Why has the American Dream always seemed connected to the house in the suburbs with a white picket fence? The country was founded on the notion of the promise of a better life, but it wasn’t until after the 1920’s when that became intertwined with our need for material things with a home usually a primary goal. Over the years it has become the thing that we all must strive for or, what? We’re not really adults? Stephanie Alison Walker’s new play, American Home, which had its debut at Fremont Centre Theatre Saturday night, delves into these notions through the lens of the 2008 financial meltdown.
The bubble is about to burst, but the characters we meet are blissfully on their path of home ownership; from the bright eyed young couple buying their first home to a widow living through the consequences of a reverse mortgage, a successful preacher of a mega-church and more. As the bubble bursts and their worlds come crashing down around them, each has to come to grips with who they really are and what is truly important to them.
Walker’s characters certainly strike a chord; there is an authenticity to these stories that make the experience a visceral one. The sound design was so precise in placing you exactly in those tumultuous years that I felt my emotions just under the surface. 2008 feels way too close and there isn’t a person who wasn’t affected by the crash in one way or another; of course some more than others, many lost everything. And who are you when you’ve lost everything? Home tries to get at that truth and it succeeds. In the end, as depressing as this all may sound, Walker manages to find humor and yes, hope.
The set design is beautiful in its simplicity, using only raw wood framing and naked outdoor lighting fixtures to evoke the warmth and joy of each home. The acting of the ensemble, many of whom play multiple roles, is solid. Ozioma Akagha’s effusive enthusiasm is contagious enough that she draws you into her quest and keeps you rooting for her. She has terrific chemistry with Jono Eiland, as her beyond nervous, first time home buyer husband. Eiland brings an all too real shame, defiance and vulnerability to the role.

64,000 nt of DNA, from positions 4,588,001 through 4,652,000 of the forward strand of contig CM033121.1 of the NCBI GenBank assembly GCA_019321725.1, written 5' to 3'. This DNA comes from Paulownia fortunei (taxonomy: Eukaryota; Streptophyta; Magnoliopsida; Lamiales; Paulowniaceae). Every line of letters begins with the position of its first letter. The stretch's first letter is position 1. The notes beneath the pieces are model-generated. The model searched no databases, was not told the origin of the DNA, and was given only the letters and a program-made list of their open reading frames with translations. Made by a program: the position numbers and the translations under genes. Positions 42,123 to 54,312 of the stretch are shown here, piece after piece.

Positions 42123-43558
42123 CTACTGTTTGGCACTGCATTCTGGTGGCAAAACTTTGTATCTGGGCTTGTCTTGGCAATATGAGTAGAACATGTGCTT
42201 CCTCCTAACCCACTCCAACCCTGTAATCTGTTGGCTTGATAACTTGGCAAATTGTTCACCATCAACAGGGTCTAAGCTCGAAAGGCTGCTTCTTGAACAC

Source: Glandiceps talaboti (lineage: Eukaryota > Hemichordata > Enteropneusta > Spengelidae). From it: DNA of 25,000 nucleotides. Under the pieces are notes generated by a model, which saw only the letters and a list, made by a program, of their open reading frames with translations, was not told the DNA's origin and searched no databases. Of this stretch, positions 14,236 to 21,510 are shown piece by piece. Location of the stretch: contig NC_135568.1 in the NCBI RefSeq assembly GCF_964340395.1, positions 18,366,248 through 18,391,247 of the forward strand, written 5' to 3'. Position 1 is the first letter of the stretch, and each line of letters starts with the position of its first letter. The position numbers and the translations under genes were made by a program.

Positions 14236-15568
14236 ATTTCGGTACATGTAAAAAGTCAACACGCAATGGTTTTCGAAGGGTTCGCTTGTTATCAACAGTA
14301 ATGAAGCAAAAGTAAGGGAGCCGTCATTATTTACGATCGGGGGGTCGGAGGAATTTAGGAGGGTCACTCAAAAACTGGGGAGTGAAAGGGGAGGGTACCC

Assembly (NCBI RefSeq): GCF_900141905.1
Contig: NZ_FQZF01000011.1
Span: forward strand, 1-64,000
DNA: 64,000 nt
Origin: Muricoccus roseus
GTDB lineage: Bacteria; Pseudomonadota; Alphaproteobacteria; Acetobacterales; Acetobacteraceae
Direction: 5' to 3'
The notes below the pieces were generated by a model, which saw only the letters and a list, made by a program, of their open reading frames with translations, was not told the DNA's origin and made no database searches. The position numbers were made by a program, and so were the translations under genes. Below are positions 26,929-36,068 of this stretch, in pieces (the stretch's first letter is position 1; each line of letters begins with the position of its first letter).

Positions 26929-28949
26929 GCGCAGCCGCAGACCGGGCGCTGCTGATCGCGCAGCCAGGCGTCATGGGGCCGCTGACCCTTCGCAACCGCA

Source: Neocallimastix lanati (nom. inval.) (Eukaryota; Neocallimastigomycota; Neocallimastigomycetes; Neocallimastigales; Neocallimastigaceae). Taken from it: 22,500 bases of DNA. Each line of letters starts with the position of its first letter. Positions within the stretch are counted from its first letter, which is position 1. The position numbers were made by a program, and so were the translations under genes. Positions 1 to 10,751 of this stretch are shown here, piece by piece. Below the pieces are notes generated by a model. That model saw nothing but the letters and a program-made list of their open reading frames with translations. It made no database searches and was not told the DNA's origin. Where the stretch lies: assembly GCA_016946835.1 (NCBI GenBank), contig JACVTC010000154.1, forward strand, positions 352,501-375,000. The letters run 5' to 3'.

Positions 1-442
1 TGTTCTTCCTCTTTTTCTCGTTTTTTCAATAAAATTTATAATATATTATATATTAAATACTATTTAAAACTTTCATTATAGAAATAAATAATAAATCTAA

Bette Smith steals your heart as the “squatting in her own home” widow, Florence, and Marc Barnes brings pathos to the struggle of Robbie, the hometown sheriff tasked with removing Florence when the time comes.
Caroline Westheimer is tough as nails as a woman who resorts to chaining herself to her home and embodies everything you want a mother to be when she comes to the emotional rescue of her daughter. Jessica Kay Temple gives a raucously realistic portrayal of the prosperity preacher, inducing shout backs from the audience and Jon Snow was devastating as one of her flock who is bitterly disappointed.
Mel Green and Jennifer Adler are hysterical as tv anchors, truthful as a couple figuring out the best way to fire an employee and adept at stepping in and out of several very funny, true to life characters.
The direction and the play itself could be just a little tighter however director Kate Woodruff uses the space beautifully and evokes moments of pure emotion from her actors in key moments. It’s an altogether moving piece that strikes at the heart of who we are as Americans and more importantly who we are when it all falls apart.
American Home runs through September 24 at Fremont Centre Theatre, 1000 Fremont Ave. in South Pasadena. Thursdays – Saturdays 8pm, Sundays 2pm. $25 general, $20 students/seniors/military. Group discounts available. www.littlecandleproductions.com (626) 497-8700.